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How Much Protein Do You Actually Need in Your Protein Bar? We Did The Research For You

Protein: we’re all crazy about it. The fact of the matter is, if you’re a health-conscious person who cares about eating clean and healthy, then protein is likely something that you give a lot of attention. Though we live in a world with a new diet or meal plan hitting the scene almost every week (eat this, not that! Carbs are the enemy—no wait, they’re great! Fat is bad, no wait, it’s fine!) protein, particularly protein bars, never seems to go out of style.

Protein Bars: Our Easy & Favorite Way To Eat Protein

You don’t have to chat with a nutritionist or diet expert—just ask the average person off the street and they’ll likely bring up protein when asked about healthy eating. Almost anyone will tell you that without a doubt, eating lots of protein is key for a healthy diet. A fan favorite way to get protein is in the form of a protein bar—convenient, portable, and delicious. But have you ever stopped and asked yourself just how much protein you actually should be eating in the ideal bar? Is more always more? Is there a golden amount? Does it depend on if you’re trying to lose weight, gain muscle, or just maintain a healthy body and stay satisfied while well-fed?

Let’s dig in. But first, why the big hype over protein in the first place, and just what does it even do for us?

What Is Protein Really Good For?

There’s a good reason we’re all so pumped about protein. At the end of the day, protein is absolutely a must for overall health and a nutrient that our body truly rely on.

You’ve probably heard the key “macronutrients,” and protein is just that. One of the three basic group of nutrients our bodies need for fuel and growth—along with carbs and fats—protein is an essential food group and has certainly earned its rightful place on our tables.

In the most basic sense, protein is a complex molecule, one that acts as a literal building block for our entire bodies. Hair, skin, nails, muscle, bone…what do they all have in common? None of them could exist, quite literally, without protein.

To break it down even further, protein molecules are built from amino acids. These chemical compounds can all be classified as either essential or non-essential—the essential ones (there are nine), are called this because we can’t create them organically in our bodies, meaning we rely on food to get them.

You’ve likely heard the advice that we should focus on eating the complete proteins, which just refers to those that contain both essential and non-essential amino acids. While there’s some merit to that notion, the most important thing is that you’re consuming quality protein from clean, wholesome sources. Not all proteins are created equal, so making sure you consume these “clean” source that our bodies can fully utilize, such as nuts, superfoods, and legumes is more important than whether you’re eating complete proteins with every meal.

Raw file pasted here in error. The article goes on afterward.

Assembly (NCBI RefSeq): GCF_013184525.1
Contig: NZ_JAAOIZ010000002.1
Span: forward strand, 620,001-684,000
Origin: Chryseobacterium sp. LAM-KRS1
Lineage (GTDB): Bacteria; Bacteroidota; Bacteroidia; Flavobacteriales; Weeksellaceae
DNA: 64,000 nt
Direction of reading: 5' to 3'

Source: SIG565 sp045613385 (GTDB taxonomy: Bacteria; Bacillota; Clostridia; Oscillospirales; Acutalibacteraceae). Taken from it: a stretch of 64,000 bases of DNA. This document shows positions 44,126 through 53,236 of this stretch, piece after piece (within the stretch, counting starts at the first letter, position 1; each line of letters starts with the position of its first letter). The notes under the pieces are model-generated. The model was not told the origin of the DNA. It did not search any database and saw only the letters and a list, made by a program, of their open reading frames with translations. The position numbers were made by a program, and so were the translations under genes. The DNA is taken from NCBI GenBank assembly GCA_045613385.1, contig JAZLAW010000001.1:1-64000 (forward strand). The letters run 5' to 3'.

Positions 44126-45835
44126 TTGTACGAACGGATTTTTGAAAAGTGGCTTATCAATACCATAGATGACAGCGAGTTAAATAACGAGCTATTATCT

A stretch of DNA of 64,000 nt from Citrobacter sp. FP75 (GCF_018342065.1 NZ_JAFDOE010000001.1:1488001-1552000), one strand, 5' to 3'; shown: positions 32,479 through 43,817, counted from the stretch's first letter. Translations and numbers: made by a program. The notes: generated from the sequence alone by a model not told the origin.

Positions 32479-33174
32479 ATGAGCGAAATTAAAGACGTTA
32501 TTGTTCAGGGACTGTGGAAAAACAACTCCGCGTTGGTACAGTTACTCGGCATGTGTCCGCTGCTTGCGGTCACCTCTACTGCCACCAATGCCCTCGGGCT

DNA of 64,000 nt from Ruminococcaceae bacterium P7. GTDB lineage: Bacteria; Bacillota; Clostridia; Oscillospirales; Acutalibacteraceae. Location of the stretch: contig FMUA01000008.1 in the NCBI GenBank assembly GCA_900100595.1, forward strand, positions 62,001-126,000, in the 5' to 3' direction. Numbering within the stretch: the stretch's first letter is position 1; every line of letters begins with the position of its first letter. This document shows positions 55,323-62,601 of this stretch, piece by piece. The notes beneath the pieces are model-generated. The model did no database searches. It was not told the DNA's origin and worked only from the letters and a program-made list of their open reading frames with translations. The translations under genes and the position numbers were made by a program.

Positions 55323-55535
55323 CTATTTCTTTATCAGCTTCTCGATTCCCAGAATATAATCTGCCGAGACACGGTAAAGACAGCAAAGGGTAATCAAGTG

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Protein As Energy

For one, it delivers crucial stores of energy and strength to our bodies, keeping us full, energized throughout our day, and able to function at 100%. Along with the other two key macronutrients, carbs and fat, protein is a must to include in your meals, and is especially good at keeping satiation levels up throughout the day. This means fewer munchies and binging urges, since we’re getting quality nutrition that will keep us naturally fueled up, energized, and ready to tackle our days.

Protein and Your Fitness Goals

Ask any bodybuilder or gym rat: nowhere does protein get as much as hype as in the world of fitness.

Though no one’s disputes that protein is needed as a part of any healthy diet—whether you’re an Olympic athlete or a yogi, or your main form of exercise is chasing around your kiddos, it’s true that protein is especially important and may be needed in larger quantities if you’re an athlete looking to bulk up or transform your physique.

When we put our bodies through a rigorous workout such as a weight lifting session or spin class, our muscles undergo stress, which actually creates tons of micro-tears and rips in the muscle tissue itself. If you’ve ever felt sore the day after a workout, you’re literally feeling the tears that occurred to your muscle fiber. As soon as we leave the gym or spin class, our muscles begin the process of rebuilding, and that’s where protein comes into play.